One Man’s Garage Sale Is Another Man’s Garbage

Language allows us to communicate with one another, whether it is verbal, written, or signed.

Even with all the power language gives us, we occasionally have a few slip-ups that can be confusing or misleading. This makes it all the more important to “write right” because even one out of place word can confuse readers and lower your credibility.

In this, the 8th episode of the Article Content vs. Real Life series, we illustrate how these subtle nuances of language can wreak havoc on what you intended to say!

<code><object name=”kaltura_player_1389815500″ id=”kaltura_player_1389815500″ type=”application/x-shockwave-flash” allowScriptAccess=”always” allowNetworking=”all” allowFullScreen=”true” height=”300″ width=”533″ data=”http://www.kaltura.com/index.php/kwidget/wid/0_1bpn10gn/uiconf_id/8700151″><param name=”allowScriptAccess” value=”always” /><param name=”allowNetworking” value=”all” /><param name=”allowFullScreen” value=”true” /><param name=”bgcolor” value=”#000000″ /><param name=”movie” value=”http://www.kaltura.com/index.php/kwidget/wid/0_1bpn10gn/uiconf_id/8700151″/><param name=”flashVars” value=””/></object></code>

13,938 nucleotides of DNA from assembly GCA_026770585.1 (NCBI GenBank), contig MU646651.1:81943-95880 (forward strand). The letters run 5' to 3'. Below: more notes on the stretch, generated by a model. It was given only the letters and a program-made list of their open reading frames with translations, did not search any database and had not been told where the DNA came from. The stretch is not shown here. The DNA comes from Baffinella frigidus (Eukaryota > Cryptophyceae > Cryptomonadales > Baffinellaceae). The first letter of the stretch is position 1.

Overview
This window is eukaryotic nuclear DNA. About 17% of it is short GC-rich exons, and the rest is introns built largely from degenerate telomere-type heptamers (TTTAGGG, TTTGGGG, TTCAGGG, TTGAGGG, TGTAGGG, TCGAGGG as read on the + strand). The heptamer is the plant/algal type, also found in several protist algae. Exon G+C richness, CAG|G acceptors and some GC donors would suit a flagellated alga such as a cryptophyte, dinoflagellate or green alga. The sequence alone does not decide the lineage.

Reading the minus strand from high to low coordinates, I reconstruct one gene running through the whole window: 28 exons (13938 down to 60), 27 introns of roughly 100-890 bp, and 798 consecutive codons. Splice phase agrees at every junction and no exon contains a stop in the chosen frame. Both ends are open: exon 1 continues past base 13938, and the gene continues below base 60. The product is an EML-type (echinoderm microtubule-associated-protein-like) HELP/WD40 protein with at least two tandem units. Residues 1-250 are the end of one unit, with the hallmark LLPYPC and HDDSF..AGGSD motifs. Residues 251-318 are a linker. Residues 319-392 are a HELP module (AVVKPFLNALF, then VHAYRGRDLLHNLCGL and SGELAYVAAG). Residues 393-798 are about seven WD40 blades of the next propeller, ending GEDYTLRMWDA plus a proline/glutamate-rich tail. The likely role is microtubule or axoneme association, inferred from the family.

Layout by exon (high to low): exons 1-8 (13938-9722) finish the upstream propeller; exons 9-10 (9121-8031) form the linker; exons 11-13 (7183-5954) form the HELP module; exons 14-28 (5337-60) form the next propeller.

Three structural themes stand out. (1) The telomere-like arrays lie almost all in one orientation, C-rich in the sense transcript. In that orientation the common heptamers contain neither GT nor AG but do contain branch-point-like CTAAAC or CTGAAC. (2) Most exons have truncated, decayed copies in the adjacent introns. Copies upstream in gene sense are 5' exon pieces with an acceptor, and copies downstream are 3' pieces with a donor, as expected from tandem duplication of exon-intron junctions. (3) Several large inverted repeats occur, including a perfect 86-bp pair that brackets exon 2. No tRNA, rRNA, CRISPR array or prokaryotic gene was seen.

If you want to avoid your articles being taken out with the trash, keep this in mind: Spell Check isn’t infallible! Spell Check commonly misses words that may be spelled correctly, but they are entirely in the wrong context.

Always proofread your work to make sure you won’t end up like our poor garage sale guy. Here are some examples of the most commonly misused words we find in articles:

  • Lose vs. Loose – You can lose weight, but you can’t “loose weight.” Lose means loss, and loose means something is or has been released or something not firmly held in place.
  • Ensure vs. Insure – You can ensure your friend’s safety, but recommend they insure themselves and their property. Ensure means to make sure, and insure is to compensate in the event of damage or a loss.
  • They’re vs. Their vs. There – “They’re getting their lunch over there.” “They’re” is a contraction of “they are.” “There” is a location that may be neither here nor there. And “their” denotes possession.
  • Your vs. You’re – When you are at the top, you’re your own enemy! “You’re” is a contraction of “you are” and your denotes belonging/association a person.
  • Then vs. Than – “Rather than watching television, we had tea and then wrote articles.” Then is soon afterward; than is used for a comparison.

Article Source: http://blog.ezinearticles.com/2011/09/article-content-vs-real-life-proofread-to-deliver-the-right-message.html